Haus der Kulturen der Welt
Known locally as "the pregnant oyster," this center for the arts was a gift from the US to Berlin in 1957.
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Should you find yourself turning the corner from the bustle of 3rd Avenue, onto to the well-manicured, tree-lined 78th Street, slow your roll! Otherwise, you’ll rush by the unassuming door of Sushi Noz’s white-walled, minimalist façade. To do so is to miss out on a portal into another place and time—one immaculately curated to look, feel, and taste of refined Japanese tradition…just waiting to envelop you the moment you cross its threshold.
Over 1000 pieces of Hinoki, or Japanese cedar, were shipped from their roots of origin to help elevate the patron’s experience within Sushi Noz. The wood’s potent smell immediately invokes the serenity one might experience in solitude, walking through a quiet forest. That rich cedar, featured throughout, employs the Sukiya style of architecture, which dates from the mid 14th century and features a joining of slabs in such a fine, delicate manner that not a single nail is required.
Sushi Noz is an Omakase-style restaurant, meaning patrons don’t presume to order but rather they “entrust” the chef to offer the finest culinary experience, through tasting menus which consists of 5 or 6 small plates and a selection of seasonal nigiri. Trust us: trust him. It’s well-earned.
From a very young age, Chef Nozomu-Abe was inspired by the fresh fish and seafood offered to him by his grandfather, who owned and operated a seafood company. With his passion and purpose established, he spent his younger years as an apprentice in Sapporo, the largest city on his native Hokkaido. He took his skills to the next level in Tokyo, spending years perfecting the techniques of Edomae sushi from master chefs of the style. He moved to New York in 2007, and—after a handful of years running the legendary Sushi Den—realized his vision, opening a namesake restaurant that serves as a dining experience for the senses (for this reason, diners are discouraged from wearing strong perfume, so as not to interfere with the curated experience).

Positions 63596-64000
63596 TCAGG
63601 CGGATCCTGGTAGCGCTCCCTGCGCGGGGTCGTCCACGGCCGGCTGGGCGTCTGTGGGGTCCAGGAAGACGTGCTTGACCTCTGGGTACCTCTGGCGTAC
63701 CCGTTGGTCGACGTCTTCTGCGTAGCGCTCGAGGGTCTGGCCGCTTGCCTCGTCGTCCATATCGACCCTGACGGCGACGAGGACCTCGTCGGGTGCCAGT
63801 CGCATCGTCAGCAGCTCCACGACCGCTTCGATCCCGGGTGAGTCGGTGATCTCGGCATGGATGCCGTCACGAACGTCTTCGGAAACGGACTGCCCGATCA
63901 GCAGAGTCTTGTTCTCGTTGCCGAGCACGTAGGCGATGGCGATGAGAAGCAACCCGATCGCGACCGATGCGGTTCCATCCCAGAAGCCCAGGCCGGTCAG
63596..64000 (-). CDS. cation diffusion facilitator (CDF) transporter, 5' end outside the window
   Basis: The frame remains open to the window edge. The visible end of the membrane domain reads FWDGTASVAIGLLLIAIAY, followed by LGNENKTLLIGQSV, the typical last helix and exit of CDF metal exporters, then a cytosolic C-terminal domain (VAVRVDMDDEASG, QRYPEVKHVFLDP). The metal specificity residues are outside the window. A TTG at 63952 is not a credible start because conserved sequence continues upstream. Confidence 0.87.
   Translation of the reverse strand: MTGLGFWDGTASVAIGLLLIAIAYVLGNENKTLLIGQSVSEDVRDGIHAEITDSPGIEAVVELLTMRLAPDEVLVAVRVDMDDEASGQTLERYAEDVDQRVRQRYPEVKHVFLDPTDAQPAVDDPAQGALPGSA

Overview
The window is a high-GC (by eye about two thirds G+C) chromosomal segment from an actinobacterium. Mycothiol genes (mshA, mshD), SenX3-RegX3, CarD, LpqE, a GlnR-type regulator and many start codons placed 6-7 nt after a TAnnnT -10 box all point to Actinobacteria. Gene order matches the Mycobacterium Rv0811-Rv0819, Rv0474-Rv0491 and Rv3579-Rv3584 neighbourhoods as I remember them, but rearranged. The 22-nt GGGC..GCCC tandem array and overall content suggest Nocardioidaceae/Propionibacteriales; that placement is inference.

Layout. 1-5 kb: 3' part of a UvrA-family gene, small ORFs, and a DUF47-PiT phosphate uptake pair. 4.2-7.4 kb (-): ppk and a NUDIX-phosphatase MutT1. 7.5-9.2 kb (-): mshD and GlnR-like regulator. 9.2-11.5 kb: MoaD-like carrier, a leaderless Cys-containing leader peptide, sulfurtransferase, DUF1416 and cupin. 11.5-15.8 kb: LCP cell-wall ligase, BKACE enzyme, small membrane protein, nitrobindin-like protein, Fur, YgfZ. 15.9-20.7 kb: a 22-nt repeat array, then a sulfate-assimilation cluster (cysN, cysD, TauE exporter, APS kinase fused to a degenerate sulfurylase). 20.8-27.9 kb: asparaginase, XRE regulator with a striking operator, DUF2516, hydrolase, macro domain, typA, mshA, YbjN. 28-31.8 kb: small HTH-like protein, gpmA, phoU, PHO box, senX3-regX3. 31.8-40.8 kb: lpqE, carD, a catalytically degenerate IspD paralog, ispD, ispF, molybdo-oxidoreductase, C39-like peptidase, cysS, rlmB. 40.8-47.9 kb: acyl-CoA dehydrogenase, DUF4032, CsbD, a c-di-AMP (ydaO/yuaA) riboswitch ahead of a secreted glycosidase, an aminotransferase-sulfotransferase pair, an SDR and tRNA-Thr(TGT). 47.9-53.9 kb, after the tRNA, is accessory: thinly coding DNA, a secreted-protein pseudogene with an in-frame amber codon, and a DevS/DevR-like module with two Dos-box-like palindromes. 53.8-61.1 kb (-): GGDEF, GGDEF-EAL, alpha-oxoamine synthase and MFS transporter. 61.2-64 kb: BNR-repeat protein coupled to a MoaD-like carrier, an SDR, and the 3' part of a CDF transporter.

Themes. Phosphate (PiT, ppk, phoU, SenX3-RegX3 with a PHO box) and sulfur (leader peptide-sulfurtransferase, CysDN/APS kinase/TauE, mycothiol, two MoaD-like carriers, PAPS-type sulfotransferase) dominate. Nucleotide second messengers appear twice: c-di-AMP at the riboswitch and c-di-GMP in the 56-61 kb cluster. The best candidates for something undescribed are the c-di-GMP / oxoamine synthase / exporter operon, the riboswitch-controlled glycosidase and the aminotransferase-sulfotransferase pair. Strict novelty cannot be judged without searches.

After your nose has traveled through a harmonious forest, your eyes will behold the restaurant’s centerpiece: a 200-year-old Hinoki counter, which serves as a cutting board, a culinary easel, and the illustrious stage upon which Chef Nozomu Abe performs nightly feats of breathtaking knifework and creativity. With each slice, he highlights the nuanced flavors and precise texture of fish flown in directly from Tokyo’s famous Toyosu market. The cedar and fish aren’t the only things that come right from Abe’s homeland. The team behind Sushi Noz shipped everything from Japan: the floor tiles; the chop sticks; oh yes, and those centuries-old ceramics (which look like they belong at the nearby Frick museum) presented throughout the meal. If you’re still doubting just how authentic the restaurant is, take note that (instead of crude electricity), they use a refrigerator cooled by massive blocks of ice.
Sushi Noz has earned a Michelin star for excellence, and while it’s obviously deserving of this prestigious honor, it’s clear that such accolades are not the reason why Chef Noz devotes himself to his craft, nor is it what motivates his expert wielding. For all its hushed elegance, there is something wholesome at the heart of this transporting restaurant. Chef Noz’s extraordinary creations conjure a faraway land; a different pace of living. And yet, the deliberate care that he applies to every dish also somehow recalls a young boy and his grandfather, delighting in sharing uni and king crab together. It’s that love, transparent to every diner, that makes it so very easy to entrust your evening, your meal, and all your senses, to Chef Noz.
Looking to read more about this area of the world? This location exists in a guide:Explore the Food-Venture Guide
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